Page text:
The person must have been deceased for at least one year.
You must either be one of the closest living relatives, or you must obtain permission from one of the closest living relatives. If you are not a spouse, child, parent, or sibling of the deceased, please obtain permission from one of the closest living relatives before doing the ordinances. The closest living relatives are an undivorced spouse (the spouse to whom the individual was married when he or she died), an adult child, a parent, or a brother or sister.

Verbal approval is acceptable. Family members should work together to determine when the ordinances will be done and who will do them.
This last statement has NOW been modified. The current statement occurs above in yellow. I applaud the fact that the requirements have been substantially modified. This is a well deserved change and overdue. It is sad for me to hear all of the complaints. I hope this change helps to deter this tragic behavior in the future. It is further very sad that people would ignore the rule simply for the purpose of qualifying one more name.

I decided to give a few comments about how I select the topics for my posts. Over the course of a month, I will teach anywhere from about twenty or more classes at the Brigham Young University Family History Library or in other locations. Many of my blog topics come from the comments and questions raised in these classes. In this case, this particular complaint takes a number of different forms, but it is a consistent complaint and one that I received just yesterday in a class I taught at a Ward here in Provo, Utah. I all cases, I am careful to avoid discussing any specifics, especially the identities of the commentators. If I hear the same comment or question over and over, even though I do not conduct a "scientific" survey, I get a pretty good idea that the issue is a real problem.


Sunday, April 19, 2015

My First Real Look at the New Interface for FamilySearch Family Tree


To my surprise, the new interface for the FamilySearch Family Tree finally showed up more or less permanently for me yesterday. I am guessing this is true since it is still here today. Some of the more obvious visual changes are as follows:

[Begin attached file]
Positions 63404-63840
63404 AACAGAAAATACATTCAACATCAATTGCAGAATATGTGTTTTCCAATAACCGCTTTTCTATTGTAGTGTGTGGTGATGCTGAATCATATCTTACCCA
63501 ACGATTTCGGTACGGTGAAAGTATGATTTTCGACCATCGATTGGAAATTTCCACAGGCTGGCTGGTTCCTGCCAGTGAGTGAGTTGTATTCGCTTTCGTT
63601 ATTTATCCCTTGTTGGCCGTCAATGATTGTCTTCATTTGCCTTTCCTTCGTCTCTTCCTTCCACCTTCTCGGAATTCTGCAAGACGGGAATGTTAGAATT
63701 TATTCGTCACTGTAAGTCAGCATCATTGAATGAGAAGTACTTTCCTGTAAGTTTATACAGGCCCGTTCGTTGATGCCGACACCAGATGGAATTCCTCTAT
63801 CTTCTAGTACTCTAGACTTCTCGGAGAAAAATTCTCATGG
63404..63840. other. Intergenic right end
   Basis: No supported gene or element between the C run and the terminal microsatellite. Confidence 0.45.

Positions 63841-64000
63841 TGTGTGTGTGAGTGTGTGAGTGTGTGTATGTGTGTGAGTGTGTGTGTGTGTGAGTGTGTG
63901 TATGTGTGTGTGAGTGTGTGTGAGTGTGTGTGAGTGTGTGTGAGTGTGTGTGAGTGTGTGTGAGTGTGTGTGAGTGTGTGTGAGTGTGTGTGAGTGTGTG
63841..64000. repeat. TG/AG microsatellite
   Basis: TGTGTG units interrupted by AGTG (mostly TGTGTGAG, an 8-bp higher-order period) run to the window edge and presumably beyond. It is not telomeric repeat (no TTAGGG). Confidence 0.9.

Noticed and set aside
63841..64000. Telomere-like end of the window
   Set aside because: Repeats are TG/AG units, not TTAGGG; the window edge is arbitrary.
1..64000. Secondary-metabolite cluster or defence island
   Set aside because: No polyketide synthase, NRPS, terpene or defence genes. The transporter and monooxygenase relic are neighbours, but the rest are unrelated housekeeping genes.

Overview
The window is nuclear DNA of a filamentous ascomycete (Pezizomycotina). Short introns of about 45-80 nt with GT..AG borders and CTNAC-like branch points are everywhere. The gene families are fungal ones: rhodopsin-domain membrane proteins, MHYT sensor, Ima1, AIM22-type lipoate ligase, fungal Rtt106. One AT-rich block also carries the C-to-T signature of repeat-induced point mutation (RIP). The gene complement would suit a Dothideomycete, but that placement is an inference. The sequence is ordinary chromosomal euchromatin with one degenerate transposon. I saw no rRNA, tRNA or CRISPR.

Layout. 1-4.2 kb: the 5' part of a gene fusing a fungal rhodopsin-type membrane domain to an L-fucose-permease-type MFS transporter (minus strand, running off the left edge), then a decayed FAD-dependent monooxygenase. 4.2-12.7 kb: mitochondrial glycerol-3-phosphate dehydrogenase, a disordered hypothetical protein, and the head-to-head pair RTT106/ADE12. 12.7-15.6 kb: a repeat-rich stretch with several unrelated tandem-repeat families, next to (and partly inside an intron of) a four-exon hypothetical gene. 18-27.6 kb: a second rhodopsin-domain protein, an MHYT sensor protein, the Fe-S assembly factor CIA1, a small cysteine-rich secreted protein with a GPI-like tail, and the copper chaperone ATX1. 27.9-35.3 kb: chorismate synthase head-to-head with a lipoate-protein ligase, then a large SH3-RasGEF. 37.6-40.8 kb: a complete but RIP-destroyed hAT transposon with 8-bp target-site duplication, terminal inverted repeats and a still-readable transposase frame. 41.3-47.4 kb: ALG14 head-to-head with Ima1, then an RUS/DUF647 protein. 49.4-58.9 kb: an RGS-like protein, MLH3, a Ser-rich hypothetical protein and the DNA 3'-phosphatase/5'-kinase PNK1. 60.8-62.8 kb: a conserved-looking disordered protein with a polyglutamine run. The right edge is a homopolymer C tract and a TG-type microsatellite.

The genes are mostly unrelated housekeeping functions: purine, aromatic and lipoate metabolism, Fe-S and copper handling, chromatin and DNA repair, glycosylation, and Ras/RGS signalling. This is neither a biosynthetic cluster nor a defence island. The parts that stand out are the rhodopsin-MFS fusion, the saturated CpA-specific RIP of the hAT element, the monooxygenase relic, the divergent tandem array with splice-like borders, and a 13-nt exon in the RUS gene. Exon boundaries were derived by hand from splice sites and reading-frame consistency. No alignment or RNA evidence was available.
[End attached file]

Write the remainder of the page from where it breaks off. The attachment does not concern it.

• The additional information about ordinances, spouses and alternate parents visible when hovering over the entries has disappeared.
  • The icons for the families are larger and show the various suggestion icons previously only visible with the Descendancy View. 
  • You can turn the photos of the individuals off and on from a drop-down menu entitled "Show."

The entries show only the preferred wife with the preferred husband when there are multiple wives or husbands. Any choices about which husband/wife combination to show on the startup screen must be selected from the detail page of the preferred wife or husband. Here is a screenshot showing the preferred choice:


Showing the suggestion icons is the most significant change. I still think that the Descendancy View is more useful for suggesting research opportunities, but it is a big step to show the icons on the default view, now called the Landscape view rather than the "Traditional" view.

Here is a screenshot of the explanation of the research icons:


Without the addition of these icons, the changes would be superficially cosmetic, but the addition of the vital information conveyed by these icons is significant.

Another significant change is also generating a great deal of comment. That is that the procedures for reserving names, particularly for individuals who have been born within the past 110 years have been substantially made more restrictive. In some cases, it appears that reserving a name for anyone born within the last 110 years now requires written permission from the closest living relatives. I am also hearing accounts of disciplinary action being taken against members who willfully violate the rules.

FamilySearch Family Tree is rapidly moving towards resolution of the basic underlying problems caused by over 100 years of inconsistent family history submissions. There are still some areas that need to be resolved, but on some of my lines, I can now do some productive work. Good job FamilySearch!

Saturday, April 18, 2015

FamilySearch Family Tree is a Gift, Let's Not Misuse It